What will the Fed say this week?

Some economists have argued that the Federal Reserve missed its window for raising interest rates and it was too late when it embarked on a rate-hiking course in December.

Janet Yellen
Jonathan Ernst | Reuters
Janet Yellen

Along comes Fed Vice Chair Stanley Fischer, who said recently that he thinks predictions of four more rate hikes this year are "in the ballpark," though that could change, given all the global uncertainty.

So what will the Fed say after its two-day meeting this week?

I like to imagine that it would look something like this:

Before we get into our usual assessment of the current economic situation, the Federal Open Market Committee would like to first say that Mr. Fischer's comments were his and his alone, and, thus, do not represent the view of the committee.

To be sure, the committee believes the conditions have been met for the normalization of interest-rate policy to begin and that economic growth will continue to expand at a moderate pace in 2016, with further gains in employment, albeit at a potentially slower pace than in recent months, and inflation to continue moving toward the committee's stated target of 2 percent.

However, consistent with the Federal Reserve's statutory mandate of achieving maximum sustainable employment and stable prices, it is altogether possible that the committee's economic forecasts are unduly optimistic, as they have been in recent years.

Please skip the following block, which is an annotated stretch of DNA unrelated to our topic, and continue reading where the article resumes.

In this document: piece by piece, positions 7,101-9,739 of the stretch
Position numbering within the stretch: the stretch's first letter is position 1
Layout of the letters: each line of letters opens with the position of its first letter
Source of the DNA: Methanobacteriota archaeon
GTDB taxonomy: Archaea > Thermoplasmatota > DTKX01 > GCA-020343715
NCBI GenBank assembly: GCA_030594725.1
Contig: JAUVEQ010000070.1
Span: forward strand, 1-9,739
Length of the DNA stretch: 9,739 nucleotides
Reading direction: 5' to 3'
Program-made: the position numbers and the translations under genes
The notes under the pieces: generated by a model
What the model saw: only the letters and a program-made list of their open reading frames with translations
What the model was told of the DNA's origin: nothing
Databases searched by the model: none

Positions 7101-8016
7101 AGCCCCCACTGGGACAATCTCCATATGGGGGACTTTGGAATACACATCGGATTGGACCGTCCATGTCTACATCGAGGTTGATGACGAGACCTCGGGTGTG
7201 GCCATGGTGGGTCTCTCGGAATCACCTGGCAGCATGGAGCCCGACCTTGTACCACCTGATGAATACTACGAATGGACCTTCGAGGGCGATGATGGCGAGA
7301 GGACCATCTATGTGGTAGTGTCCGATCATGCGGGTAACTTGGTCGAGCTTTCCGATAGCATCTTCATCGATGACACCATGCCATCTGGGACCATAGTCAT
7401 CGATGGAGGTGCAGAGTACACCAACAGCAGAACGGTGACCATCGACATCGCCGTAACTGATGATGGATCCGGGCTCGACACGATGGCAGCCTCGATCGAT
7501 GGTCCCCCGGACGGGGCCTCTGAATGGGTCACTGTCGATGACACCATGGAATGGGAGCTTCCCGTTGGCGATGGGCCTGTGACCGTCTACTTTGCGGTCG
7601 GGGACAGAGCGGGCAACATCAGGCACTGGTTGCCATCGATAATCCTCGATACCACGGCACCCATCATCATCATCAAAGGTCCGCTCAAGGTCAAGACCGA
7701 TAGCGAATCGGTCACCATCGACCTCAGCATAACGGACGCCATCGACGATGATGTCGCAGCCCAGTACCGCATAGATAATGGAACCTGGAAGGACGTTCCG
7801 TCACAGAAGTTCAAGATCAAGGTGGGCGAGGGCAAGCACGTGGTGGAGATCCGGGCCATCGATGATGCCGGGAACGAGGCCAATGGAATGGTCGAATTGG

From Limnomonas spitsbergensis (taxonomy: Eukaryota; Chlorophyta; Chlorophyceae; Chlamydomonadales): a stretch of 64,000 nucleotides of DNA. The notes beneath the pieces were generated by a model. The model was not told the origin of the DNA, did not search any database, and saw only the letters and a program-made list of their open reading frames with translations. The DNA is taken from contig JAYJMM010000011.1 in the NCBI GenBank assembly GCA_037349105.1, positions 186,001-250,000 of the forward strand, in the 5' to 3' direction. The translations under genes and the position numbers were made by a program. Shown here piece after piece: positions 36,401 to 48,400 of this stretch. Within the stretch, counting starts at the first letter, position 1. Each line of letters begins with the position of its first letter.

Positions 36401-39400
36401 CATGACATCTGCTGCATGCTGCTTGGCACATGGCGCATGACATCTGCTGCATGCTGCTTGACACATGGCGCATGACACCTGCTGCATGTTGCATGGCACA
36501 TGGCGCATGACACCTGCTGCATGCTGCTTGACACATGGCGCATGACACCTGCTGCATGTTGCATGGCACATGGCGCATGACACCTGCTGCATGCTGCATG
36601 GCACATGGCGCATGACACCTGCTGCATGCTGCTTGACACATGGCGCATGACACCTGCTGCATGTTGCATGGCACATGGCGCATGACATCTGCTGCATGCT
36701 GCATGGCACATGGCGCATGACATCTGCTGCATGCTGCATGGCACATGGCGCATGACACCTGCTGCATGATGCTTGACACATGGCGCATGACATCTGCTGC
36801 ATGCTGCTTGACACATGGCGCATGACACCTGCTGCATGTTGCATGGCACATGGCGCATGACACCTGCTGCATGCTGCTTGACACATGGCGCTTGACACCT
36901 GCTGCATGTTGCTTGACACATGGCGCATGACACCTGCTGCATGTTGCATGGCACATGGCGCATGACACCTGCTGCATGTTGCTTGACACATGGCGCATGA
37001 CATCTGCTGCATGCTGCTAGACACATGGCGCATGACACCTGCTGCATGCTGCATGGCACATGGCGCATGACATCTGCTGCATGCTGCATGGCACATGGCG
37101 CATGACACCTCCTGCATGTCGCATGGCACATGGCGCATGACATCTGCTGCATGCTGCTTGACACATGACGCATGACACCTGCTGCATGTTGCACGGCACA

Some of the factors restraining inflation, like the drop in oil and gasoline prices, which we deemed "transitory," now appear more long-lasting suggesting that inflation is highly unlikely to reach our target in the medium term.

Several global stock markets have fallen 20 percent or more from their most recent highs; commodities continued to decline; the dollar added to its 18-month gains and capital flight from emerging markets accelerated amid worries that asymmetric monetary policies among the world's major central banks would strain foreign exchange rates to the extent that disruptions occur in global financial markets.

While unmentioned in recent statements, the committee's desire for financial market stability, though not explicitly included in our statutory mandate, is a condition that the committee desires to ensure that our dual-mandate is achieved.

For the foreseeable future, the FOMC will remain, as it always has been, "data-dependent."

If financial-market conditions, forward looking economic indicators and inflation expectations should turn downward, the committee will continue to provide policy accommodation, including additional rate reductions, which may mean negative interest rates, reductions in the interest paid on excess reserves and other unconventional measures, in an effort to ensure our hard won gains will not perish in vain.

From my perspective, the statement could be a lot shorter: "Our bad! And thank God, we don't have a press conference today, as we would prefer not to answer any of your questions at this time."

Commentary by Ron Insana, a CNBC and MSNBC contributor and the author of four books on Wall Street. Follow him on Twitter @rinsana.

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